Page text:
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Director Maeda Blends Media in <I>Last Exile</I>

11 Jul, 2003 By: Jessica Wolf


The difference between American anime fans and Japanese fans is that Americans are more positive and more expressive when it comes to their favorite anime stories and in how they enjoy events like the recent Anime Expo in Southern California, said anime director/designer Mahiro Maeda.

Maeda, at Anime Expo to promote his newest project, Last Exile — Volume 1, his first with Pioneer Home Entertainment, is a leader in the world of Japanese animation, having worked on Laputa: Castle in the Sky for Studio Ghibli, designed monsters for live-action Gamera movies and the popular anime serial “Neon Genesis Evangelion,” and directed Final Fantasy: Unlimited. He's also one of a select few directors to be invited to work on Warner Home Video's Animatrix DVD, directing two short films for the Wachowski brothers' animated Matrix project — The Second Renaissance Part I and II.

Maeda served as production designer for the upcoming Last Exile, which streets in November from Pioneer. The story, a teen-oriented, action-adventure-fantasy follows a pair of orphans who adventure through the sky in a galaxy torn apart by interstellar war.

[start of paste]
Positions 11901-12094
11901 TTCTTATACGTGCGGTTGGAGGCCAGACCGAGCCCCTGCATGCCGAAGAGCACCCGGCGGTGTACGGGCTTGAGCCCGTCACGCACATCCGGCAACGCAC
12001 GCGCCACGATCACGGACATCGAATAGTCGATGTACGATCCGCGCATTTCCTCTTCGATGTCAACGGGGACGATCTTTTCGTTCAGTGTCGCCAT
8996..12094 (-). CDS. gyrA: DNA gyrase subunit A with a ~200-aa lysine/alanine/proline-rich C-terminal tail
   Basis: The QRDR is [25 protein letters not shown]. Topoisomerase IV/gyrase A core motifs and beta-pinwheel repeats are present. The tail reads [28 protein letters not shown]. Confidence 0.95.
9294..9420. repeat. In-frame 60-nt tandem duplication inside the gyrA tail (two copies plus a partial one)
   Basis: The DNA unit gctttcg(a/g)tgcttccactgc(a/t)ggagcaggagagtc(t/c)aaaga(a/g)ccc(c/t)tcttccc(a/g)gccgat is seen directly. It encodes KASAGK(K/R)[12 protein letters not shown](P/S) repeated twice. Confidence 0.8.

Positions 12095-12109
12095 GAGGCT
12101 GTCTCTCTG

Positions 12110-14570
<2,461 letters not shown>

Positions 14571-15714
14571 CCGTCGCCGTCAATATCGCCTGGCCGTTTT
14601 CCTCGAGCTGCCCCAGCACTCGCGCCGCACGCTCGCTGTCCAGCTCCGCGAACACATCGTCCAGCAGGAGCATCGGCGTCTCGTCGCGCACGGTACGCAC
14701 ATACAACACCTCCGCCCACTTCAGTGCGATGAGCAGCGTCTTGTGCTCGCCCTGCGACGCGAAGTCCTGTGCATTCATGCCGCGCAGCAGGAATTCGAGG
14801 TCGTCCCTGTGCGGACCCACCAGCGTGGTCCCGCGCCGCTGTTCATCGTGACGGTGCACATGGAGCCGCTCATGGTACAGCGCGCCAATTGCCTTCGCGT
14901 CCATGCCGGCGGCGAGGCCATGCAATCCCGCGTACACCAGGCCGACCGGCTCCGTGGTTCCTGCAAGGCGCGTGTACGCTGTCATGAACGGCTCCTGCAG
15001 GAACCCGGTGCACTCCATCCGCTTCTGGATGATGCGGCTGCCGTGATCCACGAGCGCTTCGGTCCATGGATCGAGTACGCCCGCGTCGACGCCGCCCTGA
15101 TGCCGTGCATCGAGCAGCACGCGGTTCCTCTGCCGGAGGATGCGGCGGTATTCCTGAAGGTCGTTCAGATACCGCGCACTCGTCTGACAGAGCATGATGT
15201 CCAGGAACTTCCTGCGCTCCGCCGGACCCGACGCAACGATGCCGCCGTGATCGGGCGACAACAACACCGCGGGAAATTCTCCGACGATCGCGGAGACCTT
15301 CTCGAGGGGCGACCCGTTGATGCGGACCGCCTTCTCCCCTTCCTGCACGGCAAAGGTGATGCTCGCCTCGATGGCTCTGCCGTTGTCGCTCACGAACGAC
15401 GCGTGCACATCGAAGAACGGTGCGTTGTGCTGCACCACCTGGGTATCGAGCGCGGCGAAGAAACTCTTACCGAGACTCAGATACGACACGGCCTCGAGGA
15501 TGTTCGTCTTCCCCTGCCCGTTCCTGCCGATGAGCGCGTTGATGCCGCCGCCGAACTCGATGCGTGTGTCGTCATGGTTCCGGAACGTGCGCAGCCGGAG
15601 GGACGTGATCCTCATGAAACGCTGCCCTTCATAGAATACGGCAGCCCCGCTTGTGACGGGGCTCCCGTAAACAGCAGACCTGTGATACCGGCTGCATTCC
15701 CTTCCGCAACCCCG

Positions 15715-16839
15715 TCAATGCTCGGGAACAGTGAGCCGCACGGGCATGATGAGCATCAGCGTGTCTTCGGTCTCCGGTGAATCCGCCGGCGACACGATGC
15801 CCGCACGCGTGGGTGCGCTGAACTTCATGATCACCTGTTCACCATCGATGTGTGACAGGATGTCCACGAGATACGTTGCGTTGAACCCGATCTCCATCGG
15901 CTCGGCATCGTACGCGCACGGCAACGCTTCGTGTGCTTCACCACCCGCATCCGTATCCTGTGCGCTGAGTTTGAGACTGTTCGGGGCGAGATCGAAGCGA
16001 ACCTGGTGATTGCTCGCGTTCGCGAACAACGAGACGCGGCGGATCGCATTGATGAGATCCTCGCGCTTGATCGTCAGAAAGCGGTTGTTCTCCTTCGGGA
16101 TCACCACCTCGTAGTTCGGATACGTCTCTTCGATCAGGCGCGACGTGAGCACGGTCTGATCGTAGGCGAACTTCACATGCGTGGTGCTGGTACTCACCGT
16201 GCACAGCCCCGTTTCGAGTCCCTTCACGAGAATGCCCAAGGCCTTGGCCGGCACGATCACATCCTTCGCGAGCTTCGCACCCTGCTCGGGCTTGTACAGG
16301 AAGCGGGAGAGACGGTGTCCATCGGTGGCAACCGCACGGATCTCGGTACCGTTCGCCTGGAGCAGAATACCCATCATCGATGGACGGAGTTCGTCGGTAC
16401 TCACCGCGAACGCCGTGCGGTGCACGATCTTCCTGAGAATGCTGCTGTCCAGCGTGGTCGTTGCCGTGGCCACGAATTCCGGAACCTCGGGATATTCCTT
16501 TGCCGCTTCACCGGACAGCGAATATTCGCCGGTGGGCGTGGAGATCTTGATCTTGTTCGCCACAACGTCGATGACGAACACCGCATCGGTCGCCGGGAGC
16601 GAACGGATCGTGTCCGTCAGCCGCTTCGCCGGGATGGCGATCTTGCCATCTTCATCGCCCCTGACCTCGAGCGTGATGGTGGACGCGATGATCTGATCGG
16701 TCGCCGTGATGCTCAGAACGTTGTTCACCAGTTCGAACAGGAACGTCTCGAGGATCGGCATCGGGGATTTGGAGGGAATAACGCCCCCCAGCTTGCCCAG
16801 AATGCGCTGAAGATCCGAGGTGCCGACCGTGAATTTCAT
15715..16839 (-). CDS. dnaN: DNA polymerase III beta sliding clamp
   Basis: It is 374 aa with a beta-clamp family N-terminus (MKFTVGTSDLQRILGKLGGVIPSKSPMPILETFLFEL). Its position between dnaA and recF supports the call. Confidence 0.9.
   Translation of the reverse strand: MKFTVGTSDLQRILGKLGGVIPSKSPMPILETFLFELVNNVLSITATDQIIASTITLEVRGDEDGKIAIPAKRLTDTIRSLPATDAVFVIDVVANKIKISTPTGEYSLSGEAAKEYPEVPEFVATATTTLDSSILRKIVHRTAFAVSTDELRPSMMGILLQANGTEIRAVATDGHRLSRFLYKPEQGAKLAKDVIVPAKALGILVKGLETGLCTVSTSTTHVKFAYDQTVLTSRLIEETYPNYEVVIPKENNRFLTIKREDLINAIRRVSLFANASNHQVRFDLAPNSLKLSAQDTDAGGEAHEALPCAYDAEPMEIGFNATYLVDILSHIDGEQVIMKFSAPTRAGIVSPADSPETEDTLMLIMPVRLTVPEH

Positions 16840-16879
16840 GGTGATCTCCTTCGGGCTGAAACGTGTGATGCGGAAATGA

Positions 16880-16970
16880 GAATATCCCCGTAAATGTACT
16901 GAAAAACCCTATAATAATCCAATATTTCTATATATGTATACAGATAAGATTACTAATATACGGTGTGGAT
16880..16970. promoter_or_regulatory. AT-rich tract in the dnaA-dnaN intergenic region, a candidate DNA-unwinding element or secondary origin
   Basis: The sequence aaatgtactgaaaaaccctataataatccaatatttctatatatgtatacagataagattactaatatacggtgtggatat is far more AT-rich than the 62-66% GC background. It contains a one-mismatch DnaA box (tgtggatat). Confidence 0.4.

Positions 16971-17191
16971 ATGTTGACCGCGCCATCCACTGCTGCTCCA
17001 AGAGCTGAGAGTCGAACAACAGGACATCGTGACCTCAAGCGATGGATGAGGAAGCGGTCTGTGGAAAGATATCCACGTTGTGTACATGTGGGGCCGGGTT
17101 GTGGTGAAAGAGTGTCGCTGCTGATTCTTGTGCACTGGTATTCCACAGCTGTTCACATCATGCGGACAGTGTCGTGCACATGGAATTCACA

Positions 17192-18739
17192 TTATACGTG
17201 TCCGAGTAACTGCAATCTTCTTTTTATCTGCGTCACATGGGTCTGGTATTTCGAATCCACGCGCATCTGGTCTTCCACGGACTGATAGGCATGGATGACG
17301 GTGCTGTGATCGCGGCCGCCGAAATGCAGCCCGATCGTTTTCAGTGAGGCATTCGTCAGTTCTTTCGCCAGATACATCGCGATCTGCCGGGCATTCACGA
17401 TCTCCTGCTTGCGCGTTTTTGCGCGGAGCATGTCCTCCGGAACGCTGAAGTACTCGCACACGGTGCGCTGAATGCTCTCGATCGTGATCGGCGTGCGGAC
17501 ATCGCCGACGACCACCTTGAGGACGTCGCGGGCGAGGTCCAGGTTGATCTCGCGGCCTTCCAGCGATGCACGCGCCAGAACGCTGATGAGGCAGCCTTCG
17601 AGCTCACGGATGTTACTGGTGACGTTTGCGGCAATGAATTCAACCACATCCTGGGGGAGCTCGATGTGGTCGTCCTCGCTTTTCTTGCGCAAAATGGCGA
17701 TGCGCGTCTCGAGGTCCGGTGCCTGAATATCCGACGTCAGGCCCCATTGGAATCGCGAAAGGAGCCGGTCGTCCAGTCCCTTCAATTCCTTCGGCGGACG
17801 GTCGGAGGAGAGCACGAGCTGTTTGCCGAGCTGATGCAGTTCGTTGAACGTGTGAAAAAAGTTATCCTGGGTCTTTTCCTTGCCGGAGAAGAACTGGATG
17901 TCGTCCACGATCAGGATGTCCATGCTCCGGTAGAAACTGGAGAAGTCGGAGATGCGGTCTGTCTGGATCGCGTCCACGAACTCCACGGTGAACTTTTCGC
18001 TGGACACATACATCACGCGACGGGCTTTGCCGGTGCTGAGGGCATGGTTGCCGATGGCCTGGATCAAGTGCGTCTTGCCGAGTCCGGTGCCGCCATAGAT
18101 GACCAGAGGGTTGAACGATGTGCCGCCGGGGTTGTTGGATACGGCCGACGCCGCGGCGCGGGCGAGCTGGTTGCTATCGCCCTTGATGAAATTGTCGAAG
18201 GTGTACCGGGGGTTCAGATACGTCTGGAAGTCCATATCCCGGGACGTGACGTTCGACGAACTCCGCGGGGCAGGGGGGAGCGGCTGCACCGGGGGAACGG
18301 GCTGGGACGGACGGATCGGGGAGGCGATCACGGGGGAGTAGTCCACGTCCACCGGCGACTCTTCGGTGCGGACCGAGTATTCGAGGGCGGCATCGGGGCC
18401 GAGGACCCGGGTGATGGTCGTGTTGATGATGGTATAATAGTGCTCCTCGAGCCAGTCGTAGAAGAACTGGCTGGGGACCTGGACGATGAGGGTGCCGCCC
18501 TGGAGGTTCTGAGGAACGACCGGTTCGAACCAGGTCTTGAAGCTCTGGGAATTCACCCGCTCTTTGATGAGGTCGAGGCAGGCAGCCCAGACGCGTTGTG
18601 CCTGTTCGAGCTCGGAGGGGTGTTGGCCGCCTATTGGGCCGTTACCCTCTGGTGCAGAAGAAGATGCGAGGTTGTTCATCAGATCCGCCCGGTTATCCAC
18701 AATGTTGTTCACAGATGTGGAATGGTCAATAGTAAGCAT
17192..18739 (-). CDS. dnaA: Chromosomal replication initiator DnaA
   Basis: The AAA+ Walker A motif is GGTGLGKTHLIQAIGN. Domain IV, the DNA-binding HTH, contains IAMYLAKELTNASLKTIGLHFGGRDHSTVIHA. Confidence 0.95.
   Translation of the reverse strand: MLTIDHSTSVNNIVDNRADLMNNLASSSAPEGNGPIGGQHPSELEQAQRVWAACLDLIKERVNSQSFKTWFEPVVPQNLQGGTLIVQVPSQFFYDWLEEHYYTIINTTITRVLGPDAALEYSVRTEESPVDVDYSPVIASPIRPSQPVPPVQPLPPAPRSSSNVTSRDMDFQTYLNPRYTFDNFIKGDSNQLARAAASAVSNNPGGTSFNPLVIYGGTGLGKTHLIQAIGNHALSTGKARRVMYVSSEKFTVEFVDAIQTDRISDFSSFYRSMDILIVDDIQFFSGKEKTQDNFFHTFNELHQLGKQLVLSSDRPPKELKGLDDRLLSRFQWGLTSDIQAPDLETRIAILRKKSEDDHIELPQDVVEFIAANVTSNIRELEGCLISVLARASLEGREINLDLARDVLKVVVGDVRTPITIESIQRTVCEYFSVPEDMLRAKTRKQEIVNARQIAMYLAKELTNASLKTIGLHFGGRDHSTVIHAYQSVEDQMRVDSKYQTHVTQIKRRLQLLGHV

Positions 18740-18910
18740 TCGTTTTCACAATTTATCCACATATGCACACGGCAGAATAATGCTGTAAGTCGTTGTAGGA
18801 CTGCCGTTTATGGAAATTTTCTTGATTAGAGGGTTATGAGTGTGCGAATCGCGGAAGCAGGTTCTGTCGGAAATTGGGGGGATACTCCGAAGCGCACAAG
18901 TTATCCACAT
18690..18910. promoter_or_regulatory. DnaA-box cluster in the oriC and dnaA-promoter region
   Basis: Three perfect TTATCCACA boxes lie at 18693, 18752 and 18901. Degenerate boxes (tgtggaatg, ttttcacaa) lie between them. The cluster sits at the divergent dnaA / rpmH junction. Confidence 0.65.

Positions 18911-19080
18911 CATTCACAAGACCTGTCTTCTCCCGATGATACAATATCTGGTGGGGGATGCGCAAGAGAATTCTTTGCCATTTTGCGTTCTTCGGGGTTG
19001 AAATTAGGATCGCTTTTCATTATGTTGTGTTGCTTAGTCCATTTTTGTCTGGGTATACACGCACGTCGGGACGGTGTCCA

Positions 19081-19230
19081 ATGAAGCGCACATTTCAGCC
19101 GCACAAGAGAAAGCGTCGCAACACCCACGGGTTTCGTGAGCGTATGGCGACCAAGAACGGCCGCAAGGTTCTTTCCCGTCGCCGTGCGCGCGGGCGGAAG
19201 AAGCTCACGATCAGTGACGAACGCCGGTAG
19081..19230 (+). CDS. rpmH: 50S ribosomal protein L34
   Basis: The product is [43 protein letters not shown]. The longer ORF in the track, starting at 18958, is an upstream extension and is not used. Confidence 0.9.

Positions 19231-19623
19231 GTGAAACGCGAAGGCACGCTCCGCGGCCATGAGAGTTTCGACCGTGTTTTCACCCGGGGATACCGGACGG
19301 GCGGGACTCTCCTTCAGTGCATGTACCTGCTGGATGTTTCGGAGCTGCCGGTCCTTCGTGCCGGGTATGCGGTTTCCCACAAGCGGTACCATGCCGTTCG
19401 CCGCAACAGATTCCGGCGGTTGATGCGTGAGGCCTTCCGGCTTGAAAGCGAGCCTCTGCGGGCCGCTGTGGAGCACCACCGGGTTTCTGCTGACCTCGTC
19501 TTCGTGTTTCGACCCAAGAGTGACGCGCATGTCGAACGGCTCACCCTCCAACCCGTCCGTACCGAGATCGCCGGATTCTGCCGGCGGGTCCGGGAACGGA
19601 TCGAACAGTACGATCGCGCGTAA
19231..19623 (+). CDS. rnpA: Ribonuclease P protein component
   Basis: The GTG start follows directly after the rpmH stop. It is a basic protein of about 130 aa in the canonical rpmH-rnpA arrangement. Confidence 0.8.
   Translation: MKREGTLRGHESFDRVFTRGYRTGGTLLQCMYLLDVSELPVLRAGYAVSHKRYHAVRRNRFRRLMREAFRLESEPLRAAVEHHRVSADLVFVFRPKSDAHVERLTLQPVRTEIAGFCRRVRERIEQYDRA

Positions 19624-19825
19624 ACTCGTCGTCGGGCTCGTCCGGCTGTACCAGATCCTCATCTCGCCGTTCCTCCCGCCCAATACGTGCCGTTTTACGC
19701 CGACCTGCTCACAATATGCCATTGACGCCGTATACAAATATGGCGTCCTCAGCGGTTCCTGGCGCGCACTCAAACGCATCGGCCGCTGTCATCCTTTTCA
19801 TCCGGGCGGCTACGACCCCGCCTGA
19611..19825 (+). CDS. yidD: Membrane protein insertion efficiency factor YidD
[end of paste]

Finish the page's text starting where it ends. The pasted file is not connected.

Last Exile has an interesting look, Maeda said, of part hand-drawn animation and part computer-generated. “It is very advanced in how it will incorporate the two different mediums,” he said.

Maeda also said anime lovers are in for some surprises thanks to Last Exile's design. “It seems at first glance that it is set in the early 20th century,” he said. “But it's not actually so.”

Maeda was approached to participate in the Animatrix and chose to work on the background-building Second Renaissance shorts. He was especially drawn to these two Wachowski-brothers-written sequences because, he said, “they were very authentic and classical in content.”

He said he was “very pleasantly surprised” at the success the Animatrix has found on video, especially among more mainstream audiences.

His favorite short on the disc, other than the two he directed, was Matriculated, Maeda said, adding that he shares speculation that particular tale could serve as a hint of things to come in the final Matrix installment, Revolutions, due in theaters this fall.


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